- Once you’re happy with the color and tone of the reconditioner, apply a larger amount of reconditioner to the microfiber towel and apply it across the surface of the seats Don’t apply to the seats’ crevices and creases.
- Dilute the reconditioner with water to a 7:3 product-to-water ratio and apply to crevices and creases.
- Once you’ve applied the reconditioner across all of the seats’ surfaces, let dry in the open air.
- If you’re unhappy with the color, follow the recoloring steps below.
- If you’re happy with the color, reattach seat bases to seat frames.
- Congratulations, you’re done!
Recoloring Your Leather Seats
- After the seats have dried from the reconditioner application, take a fresh microfiber towel or sponge and apply a small amount of leather recoloring agent.
- Apply to an inconspicuous section of the leather to test the color.
- Once you’re happy with the color, apply to the rest of the leather surfaces. It may take one to three coats. Let each coat dry fully before applying the next coat.
- With the desired color achieved, dilute recoloring agent with water using a 4:1 product-to-water ratio and apply a final coat.
- Remove excess product with a clean microfiber towel before it dries.
- Let the seats dry overnight.
- Apply leather reconditioner to bring out the leather’s shine.
- Let dry.
- Reattach seat base to seat frame.
- You’re done! Congratulations.
Reupholstering Your Leather Seats
Your seats may be too far gone, making simple chemical restoration out of the question. The only way to restore your leather seats properly is to reupholster them. Click the link here for our guide on How To Reupholster Your Leather Seats.
Tips From a Pro
Here are The Drive’s pro tips for restoring your car’s leather seats.
- As leather ages it can become brittle if treated poorly. Keep your leather out of direct sunlight using a sunshade if you live in sunny climes. You can also do a refresh conditioning coat during the summer months when the heat and direct sun are the harshest.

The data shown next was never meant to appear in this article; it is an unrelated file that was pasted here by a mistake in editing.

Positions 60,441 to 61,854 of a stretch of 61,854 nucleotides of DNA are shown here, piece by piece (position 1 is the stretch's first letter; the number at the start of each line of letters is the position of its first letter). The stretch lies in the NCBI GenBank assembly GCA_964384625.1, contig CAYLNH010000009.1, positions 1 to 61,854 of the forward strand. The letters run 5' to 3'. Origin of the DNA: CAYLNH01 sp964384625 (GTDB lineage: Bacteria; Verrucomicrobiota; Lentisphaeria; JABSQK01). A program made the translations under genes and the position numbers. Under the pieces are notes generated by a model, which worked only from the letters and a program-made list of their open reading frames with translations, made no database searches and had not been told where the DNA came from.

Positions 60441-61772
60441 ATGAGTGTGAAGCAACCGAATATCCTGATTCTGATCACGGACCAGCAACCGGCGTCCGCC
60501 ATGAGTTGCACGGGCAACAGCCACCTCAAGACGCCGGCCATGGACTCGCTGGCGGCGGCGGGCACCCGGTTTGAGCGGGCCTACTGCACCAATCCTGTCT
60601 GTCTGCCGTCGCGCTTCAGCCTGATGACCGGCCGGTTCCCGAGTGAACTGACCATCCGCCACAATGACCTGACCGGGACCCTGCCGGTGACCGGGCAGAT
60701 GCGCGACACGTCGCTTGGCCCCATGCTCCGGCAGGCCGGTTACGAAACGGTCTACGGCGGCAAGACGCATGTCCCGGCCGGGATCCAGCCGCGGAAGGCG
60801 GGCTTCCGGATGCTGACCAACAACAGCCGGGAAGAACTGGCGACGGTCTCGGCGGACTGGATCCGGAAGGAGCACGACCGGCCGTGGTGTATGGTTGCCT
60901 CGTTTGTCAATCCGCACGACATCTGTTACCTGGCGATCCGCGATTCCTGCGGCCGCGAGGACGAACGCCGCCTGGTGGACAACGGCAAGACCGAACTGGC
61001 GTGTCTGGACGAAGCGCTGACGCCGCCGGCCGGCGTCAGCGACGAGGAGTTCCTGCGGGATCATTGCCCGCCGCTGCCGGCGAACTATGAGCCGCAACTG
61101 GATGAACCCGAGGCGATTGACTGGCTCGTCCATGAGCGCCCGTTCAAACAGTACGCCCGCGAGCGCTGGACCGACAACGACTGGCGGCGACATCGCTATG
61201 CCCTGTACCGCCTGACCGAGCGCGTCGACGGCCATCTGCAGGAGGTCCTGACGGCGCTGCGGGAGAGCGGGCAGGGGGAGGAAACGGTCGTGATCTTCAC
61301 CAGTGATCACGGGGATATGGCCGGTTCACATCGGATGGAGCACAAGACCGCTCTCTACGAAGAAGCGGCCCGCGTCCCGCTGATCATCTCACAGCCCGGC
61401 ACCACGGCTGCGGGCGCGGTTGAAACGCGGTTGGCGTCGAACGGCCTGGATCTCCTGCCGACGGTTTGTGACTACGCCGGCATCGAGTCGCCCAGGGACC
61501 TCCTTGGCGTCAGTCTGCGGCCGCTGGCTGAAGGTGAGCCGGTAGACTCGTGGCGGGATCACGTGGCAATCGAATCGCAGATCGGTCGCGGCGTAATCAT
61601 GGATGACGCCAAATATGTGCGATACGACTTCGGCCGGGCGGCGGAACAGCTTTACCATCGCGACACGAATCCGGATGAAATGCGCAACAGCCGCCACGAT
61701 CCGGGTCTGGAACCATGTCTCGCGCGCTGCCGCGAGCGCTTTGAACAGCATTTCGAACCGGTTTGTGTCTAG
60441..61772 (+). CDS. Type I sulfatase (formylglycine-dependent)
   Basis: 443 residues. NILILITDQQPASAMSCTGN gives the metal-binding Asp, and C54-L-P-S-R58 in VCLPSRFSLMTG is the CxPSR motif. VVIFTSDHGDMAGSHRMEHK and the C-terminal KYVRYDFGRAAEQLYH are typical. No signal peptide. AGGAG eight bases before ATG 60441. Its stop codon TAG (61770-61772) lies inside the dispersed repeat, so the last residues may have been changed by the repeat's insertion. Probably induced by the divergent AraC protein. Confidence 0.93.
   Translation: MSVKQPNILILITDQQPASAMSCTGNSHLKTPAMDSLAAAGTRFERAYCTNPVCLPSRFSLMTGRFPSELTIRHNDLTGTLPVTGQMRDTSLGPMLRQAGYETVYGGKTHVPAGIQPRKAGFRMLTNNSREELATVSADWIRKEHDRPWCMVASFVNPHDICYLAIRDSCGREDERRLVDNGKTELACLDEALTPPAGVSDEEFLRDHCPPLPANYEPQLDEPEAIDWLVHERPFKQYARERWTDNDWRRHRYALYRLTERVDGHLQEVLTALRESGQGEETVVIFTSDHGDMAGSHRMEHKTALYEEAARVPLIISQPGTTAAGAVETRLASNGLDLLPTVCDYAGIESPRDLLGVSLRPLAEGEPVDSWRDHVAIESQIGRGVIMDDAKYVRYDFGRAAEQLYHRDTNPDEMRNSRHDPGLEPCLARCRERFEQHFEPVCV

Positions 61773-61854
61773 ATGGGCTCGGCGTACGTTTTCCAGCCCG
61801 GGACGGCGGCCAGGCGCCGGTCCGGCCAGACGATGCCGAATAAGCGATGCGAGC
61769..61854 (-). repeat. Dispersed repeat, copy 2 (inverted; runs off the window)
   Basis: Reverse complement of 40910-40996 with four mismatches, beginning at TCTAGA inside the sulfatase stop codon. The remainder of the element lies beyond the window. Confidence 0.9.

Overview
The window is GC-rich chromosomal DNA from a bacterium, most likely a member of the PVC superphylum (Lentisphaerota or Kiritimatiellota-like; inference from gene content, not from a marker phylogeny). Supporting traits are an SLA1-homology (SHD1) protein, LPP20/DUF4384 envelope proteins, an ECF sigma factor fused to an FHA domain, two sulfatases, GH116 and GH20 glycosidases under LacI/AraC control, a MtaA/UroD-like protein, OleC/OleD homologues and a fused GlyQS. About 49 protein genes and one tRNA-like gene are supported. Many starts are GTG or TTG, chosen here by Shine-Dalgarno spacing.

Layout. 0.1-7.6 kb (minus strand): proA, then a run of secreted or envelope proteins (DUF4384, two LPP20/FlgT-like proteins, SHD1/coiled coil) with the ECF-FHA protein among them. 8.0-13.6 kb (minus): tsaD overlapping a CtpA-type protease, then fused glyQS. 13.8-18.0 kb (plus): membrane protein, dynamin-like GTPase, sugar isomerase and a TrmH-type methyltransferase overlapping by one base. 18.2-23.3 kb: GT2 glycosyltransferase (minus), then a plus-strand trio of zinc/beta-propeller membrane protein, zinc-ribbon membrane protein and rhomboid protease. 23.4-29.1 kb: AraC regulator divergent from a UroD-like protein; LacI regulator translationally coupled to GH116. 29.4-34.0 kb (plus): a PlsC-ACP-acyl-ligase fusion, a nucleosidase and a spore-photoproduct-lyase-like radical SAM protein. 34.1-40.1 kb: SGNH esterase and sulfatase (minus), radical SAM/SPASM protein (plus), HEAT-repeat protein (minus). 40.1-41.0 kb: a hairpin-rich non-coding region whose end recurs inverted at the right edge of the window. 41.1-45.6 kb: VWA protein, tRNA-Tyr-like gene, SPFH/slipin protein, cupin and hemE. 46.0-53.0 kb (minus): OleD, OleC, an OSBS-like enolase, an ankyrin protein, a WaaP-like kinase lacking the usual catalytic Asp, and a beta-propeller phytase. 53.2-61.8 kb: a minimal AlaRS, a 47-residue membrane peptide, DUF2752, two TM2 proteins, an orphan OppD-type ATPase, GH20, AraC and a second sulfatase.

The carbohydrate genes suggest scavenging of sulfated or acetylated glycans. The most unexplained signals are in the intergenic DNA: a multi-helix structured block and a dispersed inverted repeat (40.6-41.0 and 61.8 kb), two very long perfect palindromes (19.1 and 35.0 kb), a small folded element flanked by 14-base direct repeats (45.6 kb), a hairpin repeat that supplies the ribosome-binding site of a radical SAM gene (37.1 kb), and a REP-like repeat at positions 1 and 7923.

- If you have cracks or tears in your leather seats, consider replacing those sections using the reupholstering How To guide above.
How Often Do You Need To Restore Your Leather Seats?
Depending on your usage and age of the vehicle, you may only need to restore your leather seats once or twice in your ownership when their color begins to fade or cracks return. Yet, if you’re harsh with your car’s interior or don’t protect the leather from common problems like direct sun, you may have to restore them every few years.
Since you may not have access to the right tools, we also compiled a list of hacks to make your life easier and drain your pocket less.
- If your leather seats are too far gone, visit your local pick-and-pull junkyard. You’ll often find well-maintained seat upholstery and, with a little sweat and a few tools, you can save hundreds on materials.
How Much Does It Cost To Restore Your Leather Seats?
Professional restoration can cost several hundred to several thousands of dollars depending on the car, materials, and time it takes to complete. Doing your own restoration with off-the-shelf restoration products and a little bit of elbow grease can bring that figure down to right around a hundred dollars.
Got a question? Got a pro tip? Send us a note: firstname.lastname@example.org